Here’s why Trump’s reckless and offensive sanction regime is doomed for good!
TMR Editor’s Note: The following perceptive comment was posted under the Zero Hedge article published below in its entirety. This explanation clearly reveals why the U.S. is so determined not to lose the SWIFT payment system to Europe’s new INSTEX. However, it’s a done deal. This single blow to the American control of the global payment system has removed a major means by which the POTUS was able to unjustly control and manipulate other countries, especially the less powerful ones.
Truly, President Trump’s foreign policy has proven to be an unmitigated disaster for the nation. His extraordinary desire to “Make Israel Great Again” will surely be the undoing of the United States of America.
The Millennium Report
June 28, 2019
The real problem for the US government here is that INSTEX, by virtue of circumventing SWIFT, threatens to bypass the single biggest US financial intelligence-gathering operation in existence and keep it in the dark about what is going on in the (significant, and ever-expanding) part of the world it does not control. While the SWIFT’s 128-bit 3-part public/private encryption key presumably safeguards the privacy and the integrity of the interbank communications, it is no secret that the US government got the back door key to the SWIFT’s encryption key way before SWIFT even started using the concept in the late 1990s. So, by monopolizing the interbank payment system and it’s internal encryption, the US government accomplishes precisely the same as monopolizing the social media: eavesdropping on population, controlling the flow of information, restricting the free speech and denying funds to those it wishes to strangle.
Comment submitted by DEDA CVETKO
Trump To Unleash Hell On Europe: EU Announces Channel To Circumvent SWIFT And Iran Sanctions Is Now Operational
With the world waiting for the first headlines from the Trump-Xi meeting, the most important and unexpected news of the day hit moments ago, when Europe announced that the special trade channel, Instex, that will allow European firms to avoid SWIFT and bypass American sanctions on Iran, is now operational.
Following a meeting between the countries who singed the Iran nuclear deal, also known as the Joint Comprehensive Plan of Action (JCPOA), which was ditched by US, French, British and German officials said the trade mechanism which was proposed last summer and called Instex, is now operational.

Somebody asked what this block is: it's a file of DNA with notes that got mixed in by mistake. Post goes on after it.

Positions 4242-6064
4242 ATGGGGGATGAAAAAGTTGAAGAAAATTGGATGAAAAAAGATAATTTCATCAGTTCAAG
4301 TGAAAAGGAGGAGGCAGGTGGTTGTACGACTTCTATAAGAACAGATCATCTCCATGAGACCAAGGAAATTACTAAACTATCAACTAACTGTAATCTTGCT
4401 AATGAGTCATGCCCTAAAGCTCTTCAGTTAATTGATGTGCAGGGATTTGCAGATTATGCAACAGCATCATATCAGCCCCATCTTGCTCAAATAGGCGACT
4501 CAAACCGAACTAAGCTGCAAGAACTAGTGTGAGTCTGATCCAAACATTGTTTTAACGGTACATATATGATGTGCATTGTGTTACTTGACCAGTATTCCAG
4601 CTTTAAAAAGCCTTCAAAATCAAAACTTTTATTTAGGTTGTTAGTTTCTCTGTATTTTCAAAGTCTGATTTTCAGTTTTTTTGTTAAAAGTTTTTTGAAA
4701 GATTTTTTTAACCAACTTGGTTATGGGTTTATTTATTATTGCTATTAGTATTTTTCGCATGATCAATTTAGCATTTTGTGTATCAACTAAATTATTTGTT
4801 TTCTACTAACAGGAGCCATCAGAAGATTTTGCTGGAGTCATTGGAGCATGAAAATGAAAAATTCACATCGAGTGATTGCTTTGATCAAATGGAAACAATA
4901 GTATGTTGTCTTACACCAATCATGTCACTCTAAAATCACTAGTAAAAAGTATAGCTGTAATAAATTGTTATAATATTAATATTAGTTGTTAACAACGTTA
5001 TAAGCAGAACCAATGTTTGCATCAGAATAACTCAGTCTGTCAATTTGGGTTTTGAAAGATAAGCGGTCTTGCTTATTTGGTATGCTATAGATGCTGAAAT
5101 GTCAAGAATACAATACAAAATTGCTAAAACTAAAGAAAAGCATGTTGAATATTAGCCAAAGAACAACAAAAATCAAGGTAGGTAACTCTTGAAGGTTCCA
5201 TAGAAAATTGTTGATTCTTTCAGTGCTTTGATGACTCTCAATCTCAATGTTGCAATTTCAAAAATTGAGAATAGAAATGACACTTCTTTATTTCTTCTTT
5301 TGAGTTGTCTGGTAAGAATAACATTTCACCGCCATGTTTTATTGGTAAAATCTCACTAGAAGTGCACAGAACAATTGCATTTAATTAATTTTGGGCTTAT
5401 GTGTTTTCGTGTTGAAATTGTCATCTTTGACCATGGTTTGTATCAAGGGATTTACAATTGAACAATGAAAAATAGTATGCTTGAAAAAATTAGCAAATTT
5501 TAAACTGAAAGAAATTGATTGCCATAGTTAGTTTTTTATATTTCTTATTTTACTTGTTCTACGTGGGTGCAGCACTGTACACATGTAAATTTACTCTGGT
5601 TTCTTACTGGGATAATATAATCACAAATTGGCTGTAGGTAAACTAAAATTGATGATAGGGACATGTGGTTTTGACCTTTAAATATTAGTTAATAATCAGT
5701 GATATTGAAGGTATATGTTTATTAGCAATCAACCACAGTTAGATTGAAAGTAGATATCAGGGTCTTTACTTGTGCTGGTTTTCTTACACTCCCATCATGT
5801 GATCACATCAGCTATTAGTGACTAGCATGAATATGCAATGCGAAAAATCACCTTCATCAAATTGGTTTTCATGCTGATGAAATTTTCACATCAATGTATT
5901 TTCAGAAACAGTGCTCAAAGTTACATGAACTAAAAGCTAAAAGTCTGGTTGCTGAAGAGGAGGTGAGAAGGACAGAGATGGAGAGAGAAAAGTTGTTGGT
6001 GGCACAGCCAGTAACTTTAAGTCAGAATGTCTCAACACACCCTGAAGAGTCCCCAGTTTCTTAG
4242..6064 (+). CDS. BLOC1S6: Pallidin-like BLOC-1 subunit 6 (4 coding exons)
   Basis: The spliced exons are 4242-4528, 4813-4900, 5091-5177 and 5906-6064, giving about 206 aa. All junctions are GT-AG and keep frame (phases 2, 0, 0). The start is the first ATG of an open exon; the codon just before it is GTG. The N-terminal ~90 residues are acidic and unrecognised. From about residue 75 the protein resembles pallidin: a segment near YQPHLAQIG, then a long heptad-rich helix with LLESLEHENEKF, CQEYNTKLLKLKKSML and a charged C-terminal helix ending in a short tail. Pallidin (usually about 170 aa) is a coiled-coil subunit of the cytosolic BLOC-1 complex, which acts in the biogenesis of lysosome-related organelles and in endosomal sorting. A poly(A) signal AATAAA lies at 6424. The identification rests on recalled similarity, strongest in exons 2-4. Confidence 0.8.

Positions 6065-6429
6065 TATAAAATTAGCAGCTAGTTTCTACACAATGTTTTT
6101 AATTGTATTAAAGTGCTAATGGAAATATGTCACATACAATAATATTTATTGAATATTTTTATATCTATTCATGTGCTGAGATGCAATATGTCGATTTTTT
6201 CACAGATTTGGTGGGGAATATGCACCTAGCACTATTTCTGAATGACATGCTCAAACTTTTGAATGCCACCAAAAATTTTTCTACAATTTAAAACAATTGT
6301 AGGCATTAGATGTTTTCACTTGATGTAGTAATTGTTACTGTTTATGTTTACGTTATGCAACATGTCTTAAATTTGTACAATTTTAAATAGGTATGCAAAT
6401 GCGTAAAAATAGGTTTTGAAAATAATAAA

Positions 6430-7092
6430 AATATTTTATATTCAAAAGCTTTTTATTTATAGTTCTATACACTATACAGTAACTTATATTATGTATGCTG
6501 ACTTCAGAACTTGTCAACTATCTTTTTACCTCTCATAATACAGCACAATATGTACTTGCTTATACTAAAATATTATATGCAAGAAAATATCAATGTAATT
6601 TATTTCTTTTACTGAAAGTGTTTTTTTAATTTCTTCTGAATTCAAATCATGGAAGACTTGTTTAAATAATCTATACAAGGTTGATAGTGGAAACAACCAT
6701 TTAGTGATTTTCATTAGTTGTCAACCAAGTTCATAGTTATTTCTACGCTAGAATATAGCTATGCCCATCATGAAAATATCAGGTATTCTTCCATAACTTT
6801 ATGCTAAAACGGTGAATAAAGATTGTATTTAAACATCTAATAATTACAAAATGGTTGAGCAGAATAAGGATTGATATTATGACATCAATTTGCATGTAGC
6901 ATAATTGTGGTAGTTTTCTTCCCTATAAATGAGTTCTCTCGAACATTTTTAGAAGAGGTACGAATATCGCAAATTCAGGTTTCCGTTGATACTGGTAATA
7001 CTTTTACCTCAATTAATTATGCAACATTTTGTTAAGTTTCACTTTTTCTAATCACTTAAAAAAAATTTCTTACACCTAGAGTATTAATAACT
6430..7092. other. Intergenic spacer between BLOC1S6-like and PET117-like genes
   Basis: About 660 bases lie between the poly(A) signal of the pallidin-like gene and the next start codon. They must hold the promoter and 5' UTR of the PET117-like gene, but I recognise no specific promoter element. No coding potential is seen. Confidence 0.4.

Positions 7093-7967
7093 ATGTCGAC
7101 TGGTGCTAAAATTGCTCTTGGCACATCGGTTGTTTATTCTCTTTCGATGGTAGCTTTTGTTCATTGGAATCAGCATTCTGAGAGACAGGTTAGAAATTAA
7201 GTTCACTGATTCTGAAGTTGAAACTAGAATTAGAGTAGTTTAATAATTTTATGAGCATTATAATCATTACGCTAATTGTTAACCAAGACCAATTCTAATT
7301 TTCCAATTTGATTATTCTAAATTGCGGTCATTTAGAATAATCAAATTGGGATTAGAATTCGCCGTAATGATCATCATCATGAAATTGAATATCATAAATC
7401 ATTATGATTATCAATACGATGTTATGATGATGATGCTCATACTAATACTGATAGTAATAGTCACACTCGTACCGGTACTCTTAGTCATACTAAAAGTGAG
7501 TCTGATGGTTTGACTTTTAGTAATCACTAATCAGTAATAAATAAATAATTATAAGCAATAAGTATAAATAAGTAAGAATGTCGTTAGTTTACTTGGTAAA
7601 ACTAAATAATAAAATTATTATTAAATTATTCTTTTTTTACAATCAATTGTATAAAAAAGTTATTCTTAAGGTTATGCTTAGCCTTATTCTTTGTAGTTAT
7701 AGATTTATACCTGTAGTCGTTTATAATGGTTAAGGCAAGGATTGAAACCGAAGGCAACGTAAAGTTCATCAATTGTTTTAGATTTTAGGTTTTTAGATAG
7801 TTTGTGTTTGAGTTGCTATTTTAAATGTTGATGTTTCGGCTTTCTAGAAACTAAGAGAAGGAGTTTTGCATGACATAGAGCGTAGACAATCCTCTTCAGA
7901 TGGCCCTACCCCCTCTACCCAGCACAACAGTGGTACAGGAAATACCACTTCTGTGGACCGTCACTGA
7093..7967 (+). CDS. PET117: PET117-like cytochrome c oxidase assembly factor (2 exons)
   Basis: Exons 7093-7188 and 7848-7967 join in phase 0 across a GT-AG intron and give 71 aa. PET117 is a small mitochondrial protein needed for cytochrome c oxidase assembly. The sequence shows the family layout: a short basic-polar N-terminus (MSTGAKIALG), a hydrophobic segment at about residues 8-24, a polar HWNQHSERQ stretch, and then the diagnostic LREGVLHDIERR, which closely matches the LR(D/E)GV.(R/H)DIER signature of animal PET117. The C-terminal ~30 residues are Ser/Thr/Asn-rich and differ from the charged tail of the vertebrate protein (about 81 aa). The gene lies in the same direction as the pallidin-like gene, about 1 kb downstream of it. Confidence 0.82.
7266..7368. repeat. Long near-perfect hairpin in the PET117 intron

As a reminder, last September, in order to maintain a financial relationship with Iran that can not be vetoed by the US, Europe unveiled a “Special Purpose Vehicle” to bypass SWIFT. The mechanism would facilitate transactions between European and Iranian companies, while preventing the US from vetoing the transactions and pursuing punitive measures on those companies and states that defied Trump. The payment balancing system will allow companies in Europe to buy Iranian goods, and vice-versa, without actual money-transfers between European and Iranian banks.
The statement came after the remaining signatures of JCPOA gathered in Vienna for a meeting that Iranian ministry spokesman Abbas Mousavi called “the last chance for the remaining parties…to gather and see how they can meet their commitments towards Iran.”
Until today, Tehran was skeptical about EU’s commitment to the deal and threatened to exceed the maximum amount of enriched uranium allowed it by the deal after US had imposed a series of sanctions on the country.
Meanwhile, opponents of Instex – almost exclusively the US – have argued that the mechanism is flawed because the Iranian institution designated to work with Instex, the Special Trade and Finance Instrument, has shareholders with links to entities already facing sanctions from the U.S.
The announcement sent oil sharply lower, with crude futures falling about $1/bbl in closing minutes before settlement, extending daily loss, as it means Iran now has a fully functioning pathway to receive payment for oil it exports to anyone it chooses.